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Has human evolution stoped ?

  1. Oct 27, 2005 #1


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    For those who dream of a better life, science has bad news: this is the best it is going to get. Our species has reached its biological pinnacle and is no longer capable of changing.
    That is the stark, controversial view of a group of biologists who believe a Western lifestyle now protects humanity from the forces that used to shape Homo sapiens.
    'If you want to know what Utopia is like, just look around - this is it,' said Professor Steve Jones, of University College London, who is to present his argument at a Royal Society Edinburgh debate, 'Is Evolution Over?', next week. 'Things have simply stopped getting better, or worse, for our species.'

    I tend to agree, we seem able to amass knowledge, but not able to advance, because physical laws restric the use of it.
    Last edited: Oct 27, 2005
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  3. Oct 27, 2005 #2


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    this was entertaining :rofl:

    We are not evolving yet this is a example of evolution. Mixing of genes that create new combinations that may provide a better fitness.

    I am not sure everybody genes are making it to the next generation. Sexual selection is still at work.

    I think some people confuse Darwnism and evolution.


    Definition of evolution:
  4. Oct 27, 2005 #3


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    I guess the question should have been, "can humans evolve into some thing better". Sure a race that has no use for legs will probably evolve without
    them, all manner of physical evolution is possible, i think what the author meant
    is that, the quality of life has peaked for human evolution, that there will never
    be a utopia, or that us humans will evolve some super powers of the mind,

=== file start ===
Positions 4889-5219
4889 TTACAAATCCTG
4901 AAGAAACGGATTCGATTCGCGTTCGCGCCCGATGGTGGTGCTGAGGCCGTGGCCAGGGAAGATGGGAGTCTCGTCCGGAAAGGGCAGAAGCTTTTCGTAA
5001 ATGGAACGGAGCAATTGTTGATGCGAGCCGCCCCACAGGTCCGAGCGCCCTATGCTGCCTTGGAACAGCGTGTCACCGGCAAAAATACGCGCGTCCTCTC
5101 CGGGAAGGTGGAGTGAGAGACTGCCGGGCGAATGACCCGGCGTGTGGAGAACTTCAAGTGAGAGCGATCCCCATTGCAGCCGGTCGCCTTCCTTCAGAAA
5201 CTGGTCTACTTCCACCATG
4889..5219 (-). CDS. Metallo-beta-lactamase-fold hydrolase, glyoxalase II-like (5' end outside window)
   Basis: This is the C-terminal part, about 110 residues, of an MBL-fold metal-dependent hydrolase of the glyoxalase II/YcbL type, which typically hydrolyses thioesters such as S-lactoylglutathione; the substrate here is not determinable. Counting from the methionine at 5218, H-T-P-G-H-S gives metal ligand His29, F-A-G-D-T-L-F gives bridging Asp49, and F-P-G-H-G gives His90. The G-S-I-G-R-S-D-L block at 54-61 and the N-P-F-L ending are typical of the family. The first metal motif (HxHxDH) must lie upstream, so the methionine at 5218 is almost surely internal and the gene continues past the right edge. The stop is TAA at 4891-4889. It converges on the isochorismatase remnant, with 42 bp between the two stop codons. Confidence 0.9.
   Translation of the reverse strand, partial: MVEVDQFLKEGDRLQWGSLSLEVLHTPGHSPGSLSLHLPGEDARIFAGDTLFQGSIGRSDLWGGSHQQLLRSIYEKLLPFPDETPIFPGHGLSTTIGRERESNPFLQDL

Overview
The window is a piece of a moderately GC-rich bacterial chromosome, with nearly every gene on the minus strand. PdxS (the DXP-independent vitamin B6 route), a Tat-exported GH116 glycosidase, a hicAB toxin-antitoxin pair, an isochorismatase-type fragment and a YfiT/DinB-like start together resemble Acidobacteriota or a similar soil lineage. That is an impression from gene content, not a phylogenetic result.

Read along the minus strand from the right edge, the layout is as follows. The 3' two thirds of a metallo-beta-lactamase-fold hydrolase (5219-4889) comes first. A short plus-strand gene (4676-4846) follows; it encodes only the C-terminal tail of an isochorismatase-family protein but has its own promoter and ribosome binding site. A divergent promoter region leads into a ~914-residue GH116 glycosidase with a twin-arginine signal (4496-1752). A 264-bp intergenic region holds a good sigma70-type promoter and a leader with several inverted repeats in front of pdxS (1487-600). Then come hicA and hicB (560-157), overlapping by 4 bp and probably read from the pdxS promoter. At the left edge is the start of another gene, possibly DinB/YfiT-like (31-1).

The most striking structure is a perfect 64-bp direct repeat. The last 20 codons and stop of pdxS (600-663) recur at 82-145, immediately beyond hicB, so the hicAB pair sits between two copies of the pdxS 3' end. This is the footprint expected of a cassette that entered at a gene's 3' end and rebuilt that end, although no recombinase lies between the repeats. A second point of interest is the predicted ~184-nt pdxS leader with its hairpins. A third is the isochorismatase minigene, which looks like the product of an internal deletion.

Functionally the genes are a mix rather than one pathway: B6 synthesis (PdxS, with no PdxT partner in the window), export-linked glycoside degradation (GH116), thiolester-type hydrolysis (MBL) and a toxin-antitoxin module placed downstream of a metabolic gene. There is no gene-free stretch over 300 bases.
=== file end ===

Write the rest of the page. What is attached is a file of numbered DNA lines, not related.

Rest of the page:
cybernetics may enhance the life of a few in the future,but is that human evolution?
  5. Oct 27, 2005 #4


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    By its nature, evolution is only visible upon reflection, never from within. Consider, our personal experience with it is but a single generation. Try looking at a thousand generations at a time.
  6. Oct 27, 2005 #5


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    We can look back to the Minoans 1500BC, they had indoor plumbing and multi
    roomed houses and it seems a rich life style, how are we better than them ?
  7. Oct 27, 2005 #6


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    We have physicforums? They apparently never used their writing (Linear A) for anything but keeping account books.
  8. Oct 27, 2005 #7


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    And where would we be without Geen Span and Brown :smile: Physics Forums
    is a step forwards and maybe it will evolve to some higher level of existence,
    but we will be left with nuts, bolts, wires to play with.
  9. Oct 27, 2005 #8
    Actually, I tend to believe that our species is evolving into a less fit species. This is because we are helping people with genetic disorders life longer and allowing them to transmit their "flawed" genes (with respect to the environment as of now.) For example diabetes type I, is a genetic disorder that is due to a lack of insulin production. Insulin, which leads to glucose uptake into cells, is secreted from specialized cells that sense glucose or energy levels in the blood. People with type I diabetes would probably die before they matured to reproduce if it wasn't for our moral decisions and our ability to understand and rectify the situation by injecting insulin and sensing glucose levels in the blood with devices. So you genetic disorders are always arising but we are now essentialy selecting for the disorders.
  10. Oct 28, 2005 #9


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    Ouch, i am no medical expert, but are there not many gentic disorders that need modern medical methods to prolong life ?
    That said, even if the human race is evolving into a physicaly weak people, is
    the mental evolution offsetting this weakness ?
  11. Oct 28, 2005 #10
    I think Quasi426 has a good point with genetic disorders. However this is a very precarious subject since the Nazi leader in WWII had the objective to create a superior human race. Actually the war was mostly about superior and inferior human etnic groups/races/subspecies.

    One more "improvement" that would help the human race would be the degeneration of primitive irrational and selfish instincts.
  12. Oct 28, 2005 #11
    Since the environment humans live in is dependent on their fitness I can see how mental evolution if it is indeed occuring is a benefit. This is only because we have such control over our environment right now. However after some catastrophic natural disaster such as a plague or asteriod collision we may once again be depended on the natural environement and thus not be as fit.